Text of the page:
We have obviously great potential to increase our refit and maintenance work, and with that drawn in additional yachts, and recover our lost ground.

I feel however that the greatest growth markets will come in the form of charters – both the domestic fleet, and eventually the foreign-flagged fleet. This will in turn drive demand on our yards to conduct maintenance on the yachts, during their off season, or between charters.

How significant is the charter industry in your region?

Cairns is home port to several yachts, which are available for charter. We are seeing continuous growth in the number of domestic vessels operating out of Cairns.

The big impact for our region really comes from international yachts relocating to Cairns for a season or two, and hopefully conducting maintainance during that period. Until the current regulations are amended to make the process of foreign-flagged charter more flexible and simplified, I doubt we will see any significant changes in the market.

How about the Commonwealth Games in 2018 – do you predict an influx of superyachts for this international event?

The 2018 Commonwealth Games offers a real opportunity to put Queensland non the map for Superyachts, but there needs to be a concerted effort driven by, or at least funded by, the State Government. The superyacht sector needs specific and targeted marketing if they are going to consider attending an event such as this.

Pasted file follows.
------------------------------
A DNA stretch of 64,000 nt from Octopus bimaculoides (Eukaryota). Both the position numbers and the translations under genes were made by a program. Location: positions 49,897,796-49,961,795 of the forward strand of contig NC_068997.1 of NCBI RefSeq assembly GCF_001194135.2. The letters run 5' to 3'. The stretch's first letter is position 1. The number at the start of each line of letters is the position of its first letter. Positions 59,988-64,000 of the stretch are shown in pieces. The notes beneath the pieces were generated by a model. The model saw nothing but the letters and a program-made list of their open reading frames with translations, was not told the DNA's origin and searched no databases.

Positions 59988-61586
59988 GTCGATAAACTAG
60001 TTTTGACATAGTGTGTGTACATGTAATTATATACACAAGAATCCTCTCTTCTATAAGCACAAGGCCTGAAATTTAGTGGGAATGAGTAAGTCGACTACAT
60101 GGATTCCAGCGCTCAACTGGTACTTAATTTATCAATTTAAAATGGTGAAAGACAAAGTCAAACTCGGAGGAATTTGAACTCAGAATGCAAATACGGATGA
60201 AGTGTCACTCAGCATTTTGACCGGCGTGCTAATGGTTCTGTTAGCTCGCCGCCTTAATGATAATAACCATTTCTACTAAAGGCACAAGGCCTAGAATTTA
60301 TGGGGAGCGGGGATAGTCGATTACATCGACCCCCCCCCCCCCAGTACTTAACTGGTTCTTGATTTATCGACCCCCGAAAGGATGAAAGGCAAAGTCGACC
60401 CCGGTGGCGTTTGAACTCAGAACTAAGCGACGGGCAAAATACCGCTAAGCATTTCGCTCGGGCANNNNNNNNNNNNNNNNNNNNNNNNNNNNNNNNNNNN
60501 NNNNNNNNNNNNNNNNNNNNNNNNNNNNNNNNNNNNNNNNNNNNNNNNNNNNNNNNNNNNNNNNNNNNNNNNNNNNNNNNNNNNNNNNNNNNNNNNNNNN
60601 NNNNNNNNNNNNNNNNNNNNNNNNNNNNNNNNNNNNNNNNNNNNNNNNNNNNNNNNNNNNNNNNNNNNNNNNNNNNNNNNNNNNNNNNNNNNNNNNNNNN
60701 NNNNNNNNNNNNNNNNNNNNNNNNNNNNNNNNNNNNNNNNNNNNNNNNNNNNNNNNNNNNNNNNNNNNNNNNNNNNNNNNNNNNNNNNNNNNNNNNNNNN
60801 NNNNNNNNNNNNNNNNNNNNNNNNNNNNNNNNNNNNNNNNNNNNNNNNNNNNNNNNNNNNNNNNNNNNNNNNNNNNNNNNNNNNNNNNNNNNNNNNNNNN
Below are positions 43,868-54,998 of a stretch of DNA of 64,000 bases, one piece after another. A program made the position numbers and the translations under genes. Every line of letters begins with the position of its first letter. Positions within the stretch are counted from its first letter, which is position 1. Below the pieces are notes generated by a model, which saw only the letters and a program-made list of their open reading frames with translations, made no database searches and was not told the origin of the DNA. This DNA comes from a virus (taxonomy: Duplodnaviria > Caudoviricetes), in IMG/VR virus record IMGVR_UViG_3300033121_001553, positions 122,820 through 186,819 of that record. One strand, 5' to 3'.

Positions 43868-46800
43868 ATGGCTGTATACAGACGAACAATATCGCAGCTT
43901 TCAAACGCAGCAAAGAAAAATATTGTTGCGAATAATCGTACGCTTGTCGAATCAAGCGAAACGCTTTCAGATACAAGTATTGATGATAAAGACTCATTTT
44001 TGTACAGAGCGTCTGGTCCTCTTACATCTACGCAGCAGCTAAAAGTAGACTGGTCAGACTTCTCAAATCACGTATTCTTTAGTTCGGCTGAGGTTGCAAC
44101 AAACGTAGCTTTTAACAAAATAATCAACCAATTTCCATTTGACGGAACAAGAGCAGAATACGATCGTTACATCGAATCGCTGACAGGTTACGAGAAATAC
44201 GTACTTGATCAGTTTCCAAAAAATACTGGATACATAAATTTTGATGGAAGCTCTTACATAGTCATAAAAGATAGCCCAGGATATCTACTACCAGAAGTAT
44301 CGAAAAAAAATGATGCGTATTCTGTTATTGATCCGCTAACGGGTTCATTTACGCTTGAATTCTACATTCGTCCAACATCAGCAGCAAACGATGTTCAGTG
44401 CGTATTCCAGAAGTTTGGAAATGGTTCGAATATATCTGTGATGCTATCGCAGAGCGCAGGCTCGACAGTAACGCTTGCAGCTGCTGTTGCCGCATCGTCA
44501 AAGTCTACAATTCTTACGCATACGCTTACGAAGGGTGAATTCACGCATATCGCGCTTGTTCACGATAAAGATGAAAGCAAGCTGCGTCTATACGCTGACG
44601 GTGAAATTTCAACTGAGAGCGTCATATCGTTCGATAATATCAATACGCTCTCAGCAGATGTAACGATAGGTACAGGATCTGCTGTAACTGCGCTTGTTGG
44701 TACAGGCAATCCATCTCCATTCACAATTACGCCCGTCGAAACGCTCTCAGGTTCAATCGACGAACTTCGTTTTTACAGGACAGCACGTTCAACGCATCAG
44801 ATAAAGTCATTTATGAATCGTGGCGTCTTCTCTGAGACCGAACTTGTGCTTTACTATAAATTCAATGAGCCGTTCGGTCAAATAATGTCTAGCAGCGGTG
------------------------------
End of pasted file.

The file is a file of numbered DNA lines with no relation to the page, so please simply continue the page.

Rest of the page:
Our group doesn’t have the resources, nor would it be fair to our members, for us to focus to greatly on this one particular event. We would be very happy to work with the State Government, the Games Committee, and Tourism Groups to ensure that the significant benefits of speryacht visitation are considered.

What are some of the barriers to visitation in the GBR and FNQ?

The major barrier at present is the foreign-flagged Charter regulations. We know there are vessels wanting to charter, and some have tried, but the system is just not supportive. This is of course a national issue, not a Great Barrier Reef/Far North Queensland-specific issue.

There has been a lot of work with the GBRMPA (Great Barrier Reef Marine Park Authority) to ensure the GBR is welcoming to SY visitation and cruising. With our recent work in the Whitsundays, I believe that is now the case.

The final barrier is our ability to market the destination. Being not-for-profit, we just don’t have the funds to run the sort of campaigns we would like to. We get significant support from our regional council, however I believe the State and Federal Governments need to acknowledge the value of thesuperyacht industry and start carrying some of the costs, particularly in terms of destination marketing.

How are these challenges being approached?

On the foreign-flagged Charter issue, SYGGBR is working with Superyacht Australia to progress this issue for the national good. We also engage heavily at our local and State government level, to ensure the local and regional benefits of enabling foreign-flagged charter are not lost.

The work with GBRMPA on the Whitsundays is all but finalised. There is a due process which must be undertaken by GBRMPA, including a period of public consolation, before any changes can be passed. We will continue to work with GBRMPA over the coming months, to ensure our needs are met.